According to a recent report by Motortrend using data from Insurance.com, BMW currently makes three of the top ten most expensive cars to insure in the U.S. There are some important caveats, of course, the first being that Insurance.com only covers conventional insurance coverage, and doesn’t examine the type of coverage typically necessary to insure high-end supercars and the like—never mind the fact that a few of the BMW models on the list actually have no problem competing with them.
The other important thing to note is how the coverage was calculated, as rates vary heavily depending on factors such as where you live, how far you drive on a daily basis, age, and gender. Insurance.com calculated coverage for a 40-year-old male with good credit, a twelve-mile daily commute, and a clean record. Policy coverage limits followed nationwide norms, with $100,000 for injury liability for a single individual, $300,000 for all injuries, and $50,000 in property damage, comprehensive and uninsured motorist coverage (which is mandatory in 22 states), all with a deductible of $500. Rates for this hypothetical driver from a total of six major insurance carriers in ten different zip codes from each state were then averaged to come up with the results.
2021 BMW M5 Competition
Annual Insurance Cost: $3,777
The first BMW to appear on the list rounds out the tenth spot, and it’s the BMW M5 Competition, one of the fastest cars the automaker currently offers. According to Motortrend and Insurance.com, the annual cost to insure a 2021 BMW M5 Competition is $3,777, or or roughly $315 a month—and this is for a mature driver with a clean record and good credit. The 2021 BMW M5 sedan starts at $103,500, but the competition package adds $7,600 to the bottom line, for a starting MSRP of $111,100, not including destination.
Factor in new car depreciation for something as expensive and capable as an M5, and whatever you may or may not be paying to finance the car, and the M5 Competition becomes a fairly expensive proposition. Considering just how quick the current M5 happens to be though, and how cars of similar performance have the disadvantage of both costing more and being less practical, BMW’s executive midsize performance super sedan remains just as enticing ever. It’s also decently reliable as far as new cars are concerned, too.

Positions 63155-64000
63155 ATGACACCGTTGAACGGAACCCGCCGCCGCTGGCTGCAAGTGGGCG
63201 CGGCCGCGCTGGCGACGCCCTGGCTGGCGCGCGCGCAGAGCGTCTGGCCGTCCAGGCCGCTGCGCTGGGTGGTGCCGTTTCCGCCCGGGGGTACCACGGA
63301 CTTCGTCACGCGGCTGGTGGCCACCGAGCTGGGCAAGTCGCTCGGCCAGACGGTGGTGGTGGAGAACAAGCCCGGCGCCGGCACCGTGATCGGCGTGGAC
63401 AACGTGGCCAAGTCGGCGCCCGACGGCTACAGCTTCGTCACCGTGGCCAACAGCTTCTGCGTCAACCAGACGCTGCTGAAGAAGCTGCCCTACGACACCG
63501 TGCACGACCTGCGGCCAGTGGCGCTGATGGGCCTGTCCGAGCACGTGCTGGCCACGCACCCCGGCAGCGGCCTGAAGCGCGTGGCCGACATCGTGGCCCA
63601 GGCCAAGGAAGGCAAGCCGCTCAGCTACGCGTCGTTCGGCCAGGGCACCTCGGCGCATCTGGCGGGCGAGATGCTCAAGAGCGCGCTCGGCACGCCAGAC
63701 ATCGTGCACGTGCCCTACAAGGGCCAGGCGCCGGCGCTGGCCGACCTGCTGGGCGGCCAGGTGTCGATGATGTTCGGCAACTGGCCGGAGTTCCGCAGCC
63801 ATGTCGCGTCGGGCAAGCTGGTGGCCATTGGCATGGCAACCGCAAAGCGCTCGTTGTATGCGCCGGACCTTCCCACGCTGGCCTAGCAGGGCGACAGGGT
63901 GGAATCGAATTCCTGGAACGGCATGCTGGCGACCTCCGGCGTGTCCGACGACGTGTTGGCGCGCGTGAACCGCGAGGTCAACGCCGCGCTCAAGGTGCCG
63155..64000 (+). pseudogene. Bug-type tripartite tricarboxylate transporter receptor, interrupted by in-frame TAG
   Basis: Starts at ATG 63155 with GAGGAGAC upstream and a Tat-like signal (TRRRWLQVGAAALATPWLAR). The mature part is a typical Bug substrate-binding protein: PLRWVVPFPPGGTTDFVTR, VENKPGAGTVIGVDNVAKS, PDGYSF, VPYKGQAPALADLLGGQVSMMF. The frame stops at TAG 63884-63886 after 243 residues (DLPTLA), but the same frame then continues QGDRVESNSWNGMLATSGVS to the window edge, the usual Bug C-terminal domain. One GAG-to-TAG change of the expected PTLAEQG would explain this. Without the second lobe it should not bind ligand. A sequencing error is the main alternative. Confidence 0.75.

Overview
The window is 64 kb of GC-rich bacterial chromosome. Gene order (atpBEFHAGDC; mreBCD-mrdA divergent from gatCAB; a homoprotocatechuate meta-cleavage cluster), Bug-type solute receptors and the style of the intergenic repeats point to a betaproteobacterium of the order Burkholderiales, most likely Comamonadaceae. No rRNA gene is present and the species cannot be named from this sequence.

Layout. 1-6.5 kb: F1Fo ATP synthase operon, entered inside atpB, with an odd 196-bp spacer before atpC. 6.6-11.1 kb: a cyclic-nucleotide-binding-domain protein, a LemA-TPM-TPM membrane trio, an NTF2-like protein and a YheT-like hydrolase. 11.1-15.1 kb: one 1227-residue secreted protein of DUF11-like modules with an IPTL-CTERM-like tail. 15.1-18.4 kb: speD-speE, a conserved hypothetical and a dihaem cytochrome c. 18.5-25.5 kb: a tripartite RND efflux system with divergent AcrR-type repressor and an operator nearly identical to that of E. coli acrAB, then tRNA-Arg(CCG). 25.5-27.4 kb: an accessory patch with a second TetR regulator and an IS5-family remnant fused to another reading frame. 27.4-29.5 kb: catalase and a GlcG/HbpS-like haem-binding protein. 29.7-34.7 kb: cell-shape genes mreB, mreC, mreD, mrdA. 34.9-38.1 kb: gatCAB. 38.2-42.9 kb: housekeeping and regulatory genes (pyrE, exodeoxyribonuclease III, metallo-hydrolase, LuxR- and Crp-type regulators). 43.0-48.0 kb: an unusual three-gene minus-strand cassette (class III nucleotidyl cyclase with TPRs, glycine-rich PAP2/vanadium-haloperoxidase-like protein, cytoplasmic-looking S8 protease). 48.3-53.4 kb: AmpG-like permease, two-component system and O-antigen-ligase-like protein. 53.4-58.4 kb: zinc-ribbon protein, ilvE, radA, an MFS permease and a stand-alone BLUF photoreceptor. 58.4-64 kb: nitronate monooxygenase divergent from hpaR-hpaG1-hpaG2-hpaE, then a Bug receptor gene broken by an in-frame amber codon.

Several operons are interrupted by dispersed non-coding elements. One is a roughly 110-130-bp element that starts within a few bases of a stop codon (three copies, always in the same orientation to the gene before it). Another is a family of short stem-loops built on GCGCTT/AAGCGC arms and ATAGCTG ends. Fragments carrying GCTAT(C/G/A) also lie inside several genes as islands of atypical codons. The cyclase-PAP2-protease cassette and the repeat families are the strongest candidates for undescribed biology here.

2021 BMW M8
Annual Insurance Cost: $3,907
The 2021 M8 is the next BMW model to appear on the list, ranking in sixth place with an annual insurance premium of $3,907 a year, or approximately $325 a month. BMW NA has already moved on to selling the 2022 model year of the BMW M8 coupe and convertible after pandemic-related supply issues limited supply of the 2021 model year. This wasn’t a problem for the M8 Competition and the M8 Gran Coupé, but even now, if you try to build one on BMWUSA.com, you’re limited to the competition derivative of all three body styles of the M8.
The M8 Competition starts at $130,000 in coupe and Gran Coupé form. That gets you 617 horsepower routed to the ground through M xDrive (that can actually be turned off for the purest of driving experiences), which makes the M8 Competition the fastest BMW on sale right now with borderline insane acceleration that’s on par with or better than plenty of exotics. The M8 Competition is soon to be unseated though, by BMW’s own upcoming M5 CS.
2021 BMW M760i
Annual Insurance Cost: $3,914
The most expensive BMW model to currently insure is the range-topping M760i at a cost of $3,914 per year or $326 a month. The only V12-powered BMW in the current model portfolio, the M760i is the slowest car on this list by nearly a second, but it also happens to be the most expensive with a starting MSRP of $157,800. BMW listed a zero-t0-60 mph acceleration time for the M760i of 3.5 seconds. When Car and Driver tested a pre-LCI 2017 model year example, they recorded the exact same time, along with a five-to-60 mph rolling start acceleration time of four seconds flat, and a standing quarter-mile time of 11.7 seconds at 123 mph. Compare that to the M8 Competition’s respective times of 2.5 seconds from zero-to-60, 3.5 seconds for the rolling start, and a quarter mile time of 10.7 seconds at 129. The pre-LCI base-model M5 slots right in between with a 2.8-second zero-to-60 time, 3.5 seconds for the rolling start, and a quarter-mile time of 10.9 seconds at 130 mph.
The M760i is no slouch when considering its curb weight of over 5,000 pounds compared with around 4,250 for the M8 Competition and M5. The M760i was updated for the 2020 model year, with torque growing from 590 to 627 pound-feet, but if you want the fastest 7 Series BMW currently sells, look no further than the current Alpina B7. The latest Alpina B7 has 600 horsepower and 590 pound-feet of torque, hits 60 mph from standstill in 3.2 seconds (four seconds for the rolling start), and covers the quarter-mile in 11.4 seconds at 123 mph. It’s also cheaper, starting at just $153,195, but at the end of the day, there’s no substituting the V12.
Of the ten cars to appear on Motortrend‘s list, three are BMWs models. The only other brand with three models on the list is Maserati, but the Performance Plaid variants of Tesla’s Model S and Model X also appear on the list, and both rank above all BMW models. The Nissan GT-R NISMO is the closest thing to a supercar to appear on the list (if you don’t count the M8), and the only other German marque to appear is Audi, with the 2021 R8 Spyder. All of the BMW models to make the list were M or M Performance models.—Alex Tock
[Photos courtesy BMW AG.]